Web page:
Rheumatologists’ pay plateaued over the past year, according to a 2017 survey from Medscape.1,2 The specialty’s practitioners earned an average annual salary of $235,000, up from $234,000 in the prior year’s report. In the 2016 report, rheumatologist pay jumped 12%—the largest pay increase of the 26 specialties surveyed.3
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Anne Bass, MD, chair of the ACR’s Committee on Rheumatology Training & Workforce Issues, says that although the year-to-year data can be misleading, this year’s leveling off is just another sign more work needs to be done to raise rheumatologists’ salaries and lure practitioners to the field.
“Progress is not at all being made in that regard,” says Dr. Bass, program director for the Rheumatology Fellowship Program at the Hospital for Special Surgery in New York. “If you look at the fields that earn a lot of money, they tend to be procedural fields. And the fields that are cognitive … [are] low paying.”
The highest earners in Medscape’s annual review were the fields of orthopedics ($489,000 average annual salary), plastic surgery ($440,000 average annual salary) and cardiology ($410,000 average annual salary). Interestingly, plastic surgery also saw the highest increase, with a 24% bump in the annual average salary.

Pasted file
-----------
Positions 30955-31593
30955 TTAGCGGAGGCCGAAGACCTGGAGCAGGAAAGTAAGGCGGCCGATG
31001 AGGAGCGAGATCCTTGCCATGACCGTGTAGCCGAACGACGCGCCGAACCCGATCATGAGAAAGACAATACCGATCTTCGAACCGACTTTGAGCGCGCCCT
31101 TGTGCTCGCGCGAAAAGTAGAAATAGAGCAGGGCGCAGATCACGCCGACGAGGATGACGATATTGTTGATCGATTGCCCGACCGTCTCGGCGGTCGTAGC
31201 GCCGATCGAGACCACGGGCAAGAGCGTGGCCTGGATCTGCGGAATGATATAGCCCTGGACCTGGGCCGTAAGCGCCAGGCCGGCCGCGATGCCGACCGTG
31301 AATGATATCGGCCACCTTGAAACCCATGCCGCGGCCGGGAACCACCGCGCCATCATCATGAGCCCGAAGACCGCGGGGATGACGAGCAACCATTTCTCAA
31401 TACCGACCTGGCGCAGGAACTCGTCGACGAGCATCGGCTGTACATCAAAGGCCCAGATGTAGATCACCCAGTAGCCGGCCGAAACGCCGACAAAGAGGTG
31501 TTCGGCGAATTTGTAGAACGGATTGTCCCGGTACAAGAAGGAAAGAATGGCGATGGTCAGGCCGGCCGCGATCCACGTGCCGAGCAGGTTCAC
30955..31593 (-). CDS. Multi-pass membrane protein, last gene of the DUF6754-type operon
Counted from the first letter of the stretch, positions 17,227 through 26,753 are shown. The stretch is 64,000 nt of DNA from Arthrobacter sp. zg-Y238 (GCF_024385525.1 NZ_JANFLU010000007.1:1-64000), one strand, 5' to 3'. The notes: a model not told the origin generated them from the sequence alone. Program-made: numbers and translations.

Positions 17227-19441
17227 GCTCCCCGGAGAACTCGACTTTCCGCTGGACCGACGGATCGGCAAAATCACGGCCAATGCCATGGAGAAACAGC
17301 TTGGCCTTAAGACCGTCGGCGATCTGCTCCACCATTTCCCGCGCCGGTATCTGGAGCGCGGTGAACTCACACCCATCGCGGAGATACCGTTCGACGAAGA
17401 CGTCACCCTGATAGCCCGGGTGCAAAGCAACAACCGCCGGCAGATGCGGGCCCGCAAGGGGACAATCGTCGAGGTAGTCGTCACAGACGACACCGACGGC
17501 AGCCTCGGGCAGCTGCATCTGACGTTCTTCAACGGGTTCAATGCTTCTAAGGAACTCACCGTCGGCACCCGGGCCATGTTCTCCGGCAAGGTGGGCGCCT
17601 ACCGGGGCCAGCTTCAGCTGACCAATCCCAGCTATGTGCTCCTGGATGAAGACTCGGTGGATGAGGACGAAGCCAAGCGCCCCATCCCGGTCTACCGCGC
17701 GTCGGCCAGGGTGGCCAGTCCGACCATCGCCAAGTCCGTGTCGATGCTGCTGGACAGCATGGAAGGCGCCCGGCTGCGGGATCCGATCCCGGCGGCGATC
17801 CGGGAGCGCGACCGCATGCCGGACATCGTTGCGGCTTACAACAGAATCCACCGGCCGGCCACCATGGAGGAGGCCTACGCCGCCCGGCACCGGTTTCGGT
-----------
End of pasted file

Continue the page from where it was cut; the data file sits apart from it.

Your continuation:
Cognitive fields brought up the rear of the salary train. Pediatrics had the lowest average annual salary at $202,000, followed by family medicine ($209,000), endocrinology ($220,000) and internal medicine ($225,000).
“It’s just the outcome of the way the reimbursement is structured, and I don’t see any signs of that changing,” Dr. Bass says.
Dr. Bass says rheumatology is in the bottom third of salaries because of demographics. She notes that some 55% of rheumatology trainees are international medical graduates, who Medscape reported earn less than U.S.-trained physicians. On average, women also earn less. “One thing [changing] in rheumatology is that we’re going from a field that was traditionally 60% male to one that will be—in 10 years—60% female,” she adds.
Payment structures remain a big factor. Rheumatology is an outpatient specialty, and reimbursement in that setting simply “is not as good as in the inpatient setting. Hospitalized patients tend to be more acutely ill, so there is a certain rationale to that,” Dr. Bass says. “I think what people don’t recognize is the [effect] chronic rheumatic diseases have on human productivity. I mean, you can have hypertension and need to be managed on a chronic basis by your doctor, but in the short term, it doesn’t impede your ability to go to work or accomplish any of your activities. Whereas, rheumatic diseases often make people too ill to go to work, or they are arthritic and they can’t walk; they can’t lift something up. There are huge societal costs in terms of lost labor and those kinds of things.”